The Wellington Town Hall was transformed into an archivists’ paradise for two magnificent days. I was already prepped by the pre-conference activities of Wednesday. The marvelous trip to offsite storage at Online Security Services highlighted the amazing capabilities of synthesizing access, fortification and state of the art archival conditions. I rather enjoyed going to the very top of the dauntingly high shelving on the specialised lift too. I also attended the productive Open Forum on Digitisation Initiatives, at Archives New Zealand in the afternoon, where people from different institutions presented case study examples of their experience in setting up and maintaining digitization projects. This allowed me to compare our own digital projects and consider areas for future development.

The pre-conference day was an appetizer for the sumptuous banquet that was the two-day conference. The stimulating environment resulting from company that was so passionate about the importance, place and wealth of our archival heritage and its posterity set the tone for the conference speakers. The variety and range of issues and ideas discussed by the speakers afforded me a much greater understanding of the role that archives play in the community and in the preservation of historical records. Randall Jamieson appropriately opened this theme of discussion with his keynote presentation on the power of the archives to sculpt the political, cultural and historical landscape. On the last day of the conference Joanna Sassoon from the National Library of Australia reiterated this responsibility. She elaborated on the practicalities of preserving oral memories in accordance with these responsibilities through her part in the National Project recording the memories of Forgotten Australians and Former Child Migrants. Linda Evans from Alexander Turnbull Library gave a complimentary account of Oral Histories in Archives, illustrating the different dimensions involved in capturing and appreciating oral records in all their richness and complexity. For instance, one could not appreciate in any other format the audio samples of the Sheepdog Community or gain an understanding of the History of the Post Office and telegraph wire by the playing of spoons on a kitchen table. The speakers moved from the theoretical philosophy of the power of archives into the practicalities and method of collecting oral memories. The combination of the speakers gave me a greater appreciation of the philosophy and theoretical applications of the work of archivists.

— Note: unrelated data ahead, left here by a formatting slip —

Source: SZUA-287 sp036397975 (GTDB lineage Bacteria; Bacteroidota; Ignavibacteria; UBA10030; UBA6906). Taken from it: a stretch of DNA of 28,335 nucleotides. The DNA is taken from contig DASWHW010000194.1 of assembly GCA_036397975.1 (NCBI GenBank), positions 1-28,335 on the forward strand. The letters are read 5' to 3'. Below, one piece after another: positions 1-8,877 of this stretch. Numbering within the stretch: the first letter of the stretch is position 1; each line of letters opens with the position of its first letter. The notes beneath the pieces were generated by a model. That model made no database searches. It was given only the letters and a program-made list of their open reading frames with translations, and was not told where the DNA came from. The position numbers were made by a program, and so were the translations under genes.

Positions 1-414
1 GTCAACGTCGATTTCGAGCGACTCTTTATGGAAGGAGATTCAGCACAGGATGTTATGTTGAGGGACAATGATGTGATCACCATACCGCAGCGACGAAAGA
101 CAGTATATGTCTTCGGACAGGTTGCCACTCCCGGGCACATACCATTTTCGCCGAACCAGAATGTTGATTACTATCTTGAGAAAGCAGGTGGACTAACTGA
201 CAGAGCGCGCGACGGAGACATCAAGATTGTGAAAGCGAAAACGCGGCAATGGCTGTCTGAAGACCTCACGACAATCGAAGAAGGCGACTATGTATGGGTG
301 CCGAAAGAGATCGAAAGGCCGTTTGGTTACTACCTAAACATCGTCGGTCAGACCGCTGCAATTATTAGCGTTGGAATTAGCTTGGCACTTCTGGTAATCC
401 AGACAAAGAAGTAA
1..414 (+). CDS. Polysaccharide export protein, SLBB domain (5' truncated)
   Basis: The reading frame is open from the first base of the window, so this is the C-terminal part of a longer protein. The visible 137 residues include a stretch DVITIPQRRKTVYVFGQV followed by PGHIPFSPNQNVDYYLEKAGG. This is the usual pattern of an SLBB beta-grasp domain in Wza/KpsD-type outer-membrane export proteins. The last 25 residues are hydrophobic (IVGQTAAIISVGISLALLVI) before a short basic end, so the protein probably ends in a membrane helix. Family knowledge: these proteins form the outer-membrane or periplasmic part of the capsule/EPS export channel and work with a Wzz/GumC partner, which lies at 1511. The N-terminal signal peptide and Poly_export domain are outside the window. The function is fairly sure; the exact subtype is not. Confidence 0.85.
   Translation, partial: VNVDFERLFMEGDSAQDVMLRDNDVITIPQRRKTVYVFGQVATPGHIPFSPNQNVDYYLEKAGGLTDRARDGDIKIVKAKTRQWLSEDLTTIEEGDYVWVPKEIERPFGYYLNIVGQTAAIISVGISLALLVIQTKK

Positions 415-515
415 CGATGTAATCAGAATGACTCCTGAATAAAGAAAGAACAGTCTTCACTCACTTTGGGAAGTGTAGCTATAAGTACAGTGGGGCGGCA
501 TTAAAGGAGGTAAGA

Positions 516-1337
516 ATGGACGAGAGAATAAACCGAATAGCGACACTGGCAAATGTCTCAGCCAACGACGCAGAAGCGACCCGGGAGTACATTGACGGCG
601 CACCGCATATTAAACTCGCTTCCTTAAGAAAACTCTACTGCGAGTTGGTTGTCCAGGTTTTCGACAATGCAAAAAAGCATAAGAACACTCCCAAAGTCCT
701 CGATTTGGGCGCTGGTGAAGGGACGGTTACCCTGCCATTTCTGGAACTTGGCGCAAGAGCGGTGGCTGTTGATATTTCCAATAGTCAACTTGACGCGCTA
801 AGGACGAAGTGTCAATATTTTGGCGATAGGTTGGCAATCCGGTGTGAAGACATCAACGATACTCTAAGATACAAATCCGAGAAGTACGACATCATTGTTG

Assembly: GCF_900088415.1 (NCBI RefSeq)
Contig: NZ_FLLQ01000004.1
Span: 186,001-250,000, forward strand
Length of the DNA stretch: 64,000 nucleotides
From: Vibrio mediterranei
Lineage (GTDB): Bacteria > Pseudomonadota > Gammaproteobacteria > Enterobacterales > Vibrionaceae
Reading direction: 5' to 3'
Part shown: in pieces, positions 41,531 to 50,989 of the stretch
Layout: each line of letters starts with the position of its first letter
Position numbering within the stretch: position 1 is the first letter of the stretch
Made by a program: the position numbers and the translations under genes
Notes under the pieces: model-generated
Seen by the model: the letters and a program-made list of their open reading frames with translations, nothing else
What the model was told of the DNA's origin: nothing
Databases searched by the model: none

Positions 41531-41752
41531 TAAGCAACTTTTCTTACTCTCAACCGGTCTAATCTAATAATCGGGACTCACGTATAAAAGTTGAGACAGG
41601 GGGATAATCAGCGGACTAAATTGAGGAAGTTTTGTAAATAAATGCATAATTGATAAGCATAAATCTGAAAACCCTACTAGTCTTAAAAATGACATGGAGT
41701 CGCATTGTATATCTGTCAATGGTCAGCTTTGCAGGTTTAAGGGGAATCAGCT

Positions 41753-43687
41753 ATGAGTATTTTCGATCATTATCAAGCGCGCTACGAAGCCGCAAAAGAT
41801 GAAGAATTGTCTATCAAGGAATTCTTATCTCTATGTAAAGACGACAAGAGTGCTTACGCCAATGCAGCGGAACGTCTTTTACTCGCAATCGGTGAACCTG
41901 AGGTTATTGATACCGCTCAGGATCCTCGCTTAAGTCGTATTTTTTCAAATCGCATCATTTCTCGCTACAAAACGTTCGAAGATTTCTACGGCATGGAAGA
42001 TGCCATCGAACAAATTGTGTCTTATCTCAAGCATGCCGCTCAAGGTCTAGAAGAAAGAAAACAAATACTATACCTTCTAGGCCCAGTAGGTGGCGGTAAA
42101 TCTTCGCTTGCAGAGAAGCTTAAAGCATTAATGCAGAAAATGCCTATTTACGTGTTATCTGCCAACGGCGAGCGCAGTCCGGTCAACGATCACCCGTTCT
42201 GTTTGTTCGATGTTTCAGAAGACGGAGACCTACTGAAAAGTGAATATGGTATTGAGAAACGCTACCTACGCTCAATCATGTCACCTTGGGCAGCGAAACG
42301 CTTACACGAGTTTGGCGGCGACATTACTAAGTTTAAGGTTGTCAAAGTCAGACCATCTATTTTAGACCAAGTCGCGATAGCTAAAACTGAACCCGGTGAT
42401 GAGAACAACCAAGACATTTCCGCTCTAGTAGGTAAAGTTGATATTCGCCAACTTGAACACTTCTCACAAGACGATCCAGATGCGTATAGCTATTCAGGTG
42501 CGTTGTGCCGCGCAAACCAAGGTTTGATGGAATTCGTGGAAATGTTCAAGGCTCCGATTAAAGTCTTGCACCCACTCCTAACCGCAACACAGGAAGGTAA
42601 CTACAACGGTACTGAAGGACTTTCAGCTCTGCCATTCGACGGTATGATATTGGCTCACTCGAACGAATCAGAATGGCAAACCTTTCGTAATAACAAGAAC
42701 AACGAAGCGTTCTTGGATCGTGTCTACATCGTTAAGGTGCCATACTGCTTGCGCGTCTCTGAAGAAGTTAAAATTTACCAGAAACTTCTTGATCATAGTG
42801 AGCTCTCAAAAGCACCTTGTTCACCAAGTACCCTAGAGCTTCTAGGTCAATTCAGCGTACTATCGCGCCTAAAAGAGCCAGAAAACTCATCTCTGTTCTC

As the staff of Hawke’s Bay Museum and Art Gallery are in the process of packing and moving our collection the conference topics on the practicalities and planning of collection movement were invaluable. Georgia Prince’s presentation on the movement of the Auckland City Libraries Sir George Grey Special Collections gave fantastic practical and logistical advice and support. Many of the small details she addressed such as customising trolleys and creating a daily “operations centre” were very useful. Just to see how other institutions had achieved positive and productive moves made our undertaking seem more manageable.

The interest of the conference was not only in what directly related to my work at the moment, it also broadened my perspective on archival work in general. I enjoyed learning about film preservation; the challenges of digital mediums at Alexander Turnbull through the case studies of the Maurice Gee and Michael King collections; and the sustainability of community archives through the interesting research of Jo Newman.